He said “ I played a large role in identifying the child. When I heard she was married, I counselled Salome about the importance of education and then I counselled the parents. It was a long process but eventually the parents agreed she had to go back to school.
“I went to the headmaster to get him to agree to have her readmitted to school. With Salome’s family there was resistance in the beginning. It took more than a year until they would trust and accept me.”
The groups are not only working with individual cases but influencing entire communities through a set of by-laws to penalise men who insist on marrying children or parents who refuse to send their children to school.
Salome at home with her mother and father and her son Andrew Picture: Tearfund/Chris Hoskins
The initiative has received the backing of community leaders and teachers, and is increasingly gaining wider support on the ground.
Members of the group, who act on a voluntary basis, work closely with schools, checking attendance registers and identifying young girls who are regularly missing lessons.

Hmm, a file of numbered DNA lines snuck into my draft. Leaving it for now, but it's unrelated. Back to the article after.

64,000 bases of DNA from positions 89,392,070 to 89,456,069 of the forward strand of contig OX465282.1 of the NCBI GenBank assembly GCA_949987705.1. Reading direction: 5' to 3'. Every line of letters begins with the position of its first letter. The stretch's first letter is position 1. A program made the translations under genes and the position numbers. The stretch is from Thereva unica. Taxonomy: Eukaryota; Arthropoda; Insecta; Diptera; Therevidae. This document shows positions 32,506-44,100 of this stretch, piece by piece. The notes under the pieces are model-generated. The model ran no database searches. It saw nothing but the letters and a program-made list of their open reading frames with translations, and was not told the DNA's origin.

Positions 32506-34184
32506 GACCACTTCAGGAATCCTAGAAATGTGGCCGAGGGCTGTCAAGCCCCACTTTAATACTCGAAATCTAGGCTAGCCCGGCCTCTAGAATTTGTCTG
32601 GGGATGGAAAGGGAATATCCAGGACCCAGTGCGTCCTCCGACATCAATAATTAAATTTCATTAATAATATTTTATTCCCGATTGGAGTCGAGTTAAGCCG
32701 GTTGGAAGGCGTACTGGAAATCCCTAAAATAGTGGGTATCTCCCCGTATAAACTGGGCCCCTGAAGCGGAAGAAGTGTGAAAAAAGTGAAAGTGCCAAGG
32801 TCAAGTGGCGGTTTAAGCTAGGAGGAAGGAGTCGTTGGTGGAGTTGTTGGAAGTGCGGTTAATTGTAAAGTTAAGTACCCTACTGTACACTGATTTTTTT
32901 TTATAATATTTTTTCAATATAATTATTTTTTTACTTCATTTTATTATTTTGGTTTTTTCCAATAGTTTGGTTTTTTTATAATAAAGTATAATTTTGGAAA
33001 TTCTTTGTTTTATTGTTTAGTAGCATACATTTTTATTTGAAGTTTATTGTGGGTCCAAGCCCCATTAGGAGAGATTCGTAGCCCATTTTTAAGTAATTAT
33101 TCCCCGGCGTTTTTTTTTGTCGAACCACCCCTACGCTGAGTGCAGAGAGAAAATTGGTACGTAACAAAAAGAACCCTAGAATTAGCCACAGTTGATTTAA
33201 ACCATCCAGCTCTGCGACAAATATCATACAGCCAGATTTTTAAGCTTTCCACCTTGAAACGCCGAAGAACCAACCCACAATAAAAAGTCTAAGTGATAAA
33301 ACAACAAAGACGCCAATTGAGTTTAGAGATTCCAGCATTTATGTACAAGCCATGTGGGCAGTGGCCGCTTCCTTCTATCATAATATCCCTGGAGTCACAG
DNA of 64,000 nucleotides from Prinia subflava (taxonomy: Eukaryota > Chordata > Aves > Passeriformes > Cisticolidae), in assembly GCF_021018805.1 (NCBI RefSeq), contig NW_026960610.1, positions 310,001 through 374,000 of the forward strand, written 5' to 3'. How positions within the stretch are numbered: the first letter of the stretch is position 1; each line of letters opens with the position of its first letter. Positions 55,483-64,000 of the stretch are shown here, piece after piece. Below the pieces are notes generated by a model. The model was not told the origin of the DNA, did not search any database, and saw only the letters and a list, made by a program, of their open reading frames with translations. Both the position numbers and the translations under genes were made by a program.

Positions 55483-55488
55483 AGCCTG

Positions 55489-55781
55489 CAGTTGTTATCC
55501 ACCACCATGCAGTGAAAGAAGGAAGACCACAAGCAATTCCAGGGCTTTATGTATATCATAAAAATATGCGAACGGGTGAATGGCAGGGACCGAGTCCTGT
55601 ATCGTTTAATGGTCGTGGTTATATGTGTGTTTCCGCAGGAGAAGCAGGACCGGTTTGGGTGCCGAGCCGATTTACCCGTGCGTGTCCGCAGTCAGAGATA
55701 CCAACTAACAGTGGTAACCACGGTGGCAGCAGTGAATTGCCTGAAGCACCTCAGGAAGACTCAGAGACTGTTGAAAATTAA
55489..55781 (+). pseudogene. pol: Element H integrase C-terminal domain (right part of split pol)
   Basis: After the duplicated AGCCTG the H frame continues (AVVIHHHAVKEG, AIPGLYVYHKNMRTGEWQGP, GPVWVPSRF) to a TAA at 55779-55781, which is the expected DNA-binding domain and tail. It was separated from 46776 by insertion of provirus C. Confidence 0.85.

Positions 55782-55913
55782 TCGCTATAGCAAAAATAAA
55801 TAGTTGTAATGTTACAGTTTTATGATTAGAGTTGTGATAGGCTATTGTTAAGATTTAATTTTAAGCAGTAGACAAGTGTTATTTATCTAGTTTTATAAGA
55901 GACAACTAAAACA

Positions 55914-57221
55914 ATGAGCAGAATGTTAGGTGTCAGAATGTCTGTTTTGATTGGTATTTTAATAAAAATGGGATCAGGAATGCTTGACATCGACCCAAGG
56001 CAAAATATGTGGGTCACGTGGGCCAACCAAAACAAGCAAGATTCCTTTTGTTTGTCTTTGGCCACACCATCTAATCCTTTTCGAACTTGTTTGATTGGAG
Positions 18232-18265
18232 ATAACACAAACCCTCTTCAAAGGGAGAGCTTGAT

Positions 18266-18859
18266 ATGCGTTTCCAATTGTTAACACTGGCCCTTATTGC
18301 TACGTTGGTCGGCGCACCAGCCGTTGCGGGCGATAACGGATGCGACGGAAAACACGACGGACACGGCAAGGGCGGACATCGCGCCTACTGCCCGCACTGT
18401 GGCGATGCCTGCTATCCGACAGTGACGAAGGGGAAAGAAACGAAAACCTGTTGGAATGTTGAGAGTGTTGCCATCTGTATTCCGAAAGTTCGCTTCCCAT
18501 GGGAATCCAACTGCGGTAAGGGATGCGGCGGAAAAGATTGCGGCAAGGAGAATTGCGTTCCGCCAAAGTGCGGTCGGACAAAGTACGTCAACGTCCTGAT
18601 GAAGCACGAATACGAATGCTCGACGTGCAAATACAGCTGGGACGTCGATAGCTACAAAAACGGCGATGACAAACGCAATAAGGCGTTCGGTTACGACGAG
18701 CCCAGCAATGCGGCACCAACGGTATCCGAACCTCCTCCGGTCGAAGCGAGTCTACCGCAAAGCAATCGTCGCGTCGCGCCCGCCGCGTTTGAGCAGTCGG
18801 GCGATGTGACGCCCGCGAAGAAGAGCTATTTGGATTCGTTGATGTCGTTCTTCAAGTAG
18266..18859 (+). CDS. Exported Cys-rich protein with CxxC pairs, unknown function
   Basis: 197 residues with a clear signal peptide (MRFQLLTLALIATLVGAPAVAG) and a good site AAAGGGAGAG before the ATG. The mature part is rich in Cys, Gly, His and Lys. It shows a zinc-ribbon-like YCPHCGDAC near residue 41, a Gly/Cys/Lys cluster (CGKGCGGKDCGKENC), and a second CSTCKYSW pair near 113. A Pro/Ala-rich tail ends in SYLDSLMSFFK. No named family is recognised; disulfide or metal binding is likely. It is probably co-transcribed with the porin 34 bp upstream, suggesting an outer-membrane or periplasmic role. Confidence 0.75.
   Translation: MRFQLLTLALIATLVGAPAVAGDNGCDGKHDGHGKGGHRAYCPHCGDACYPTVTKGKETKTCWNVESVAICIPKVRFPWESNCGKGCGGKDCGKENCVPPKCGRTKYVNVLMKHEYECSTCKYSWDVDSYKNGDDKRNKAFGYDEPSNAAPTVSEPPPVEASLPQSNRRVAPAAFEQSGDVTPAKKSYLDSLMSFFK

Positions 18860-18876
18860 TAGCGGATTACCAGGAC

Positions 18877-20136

Pupils are strongly advised to get involved in Life Skills Clubs, teaching them how to make informed decisions and stand up for their rights.
Salome said: “There was a certain girl I shared my story with. She said about this group called a Mother and Father group at her school.
“She said she thought they would be able to assist me. So I went to the group for support and my friend came with me.
“They started counselling my parents. At first my parents refused but after some time, slowly they understood.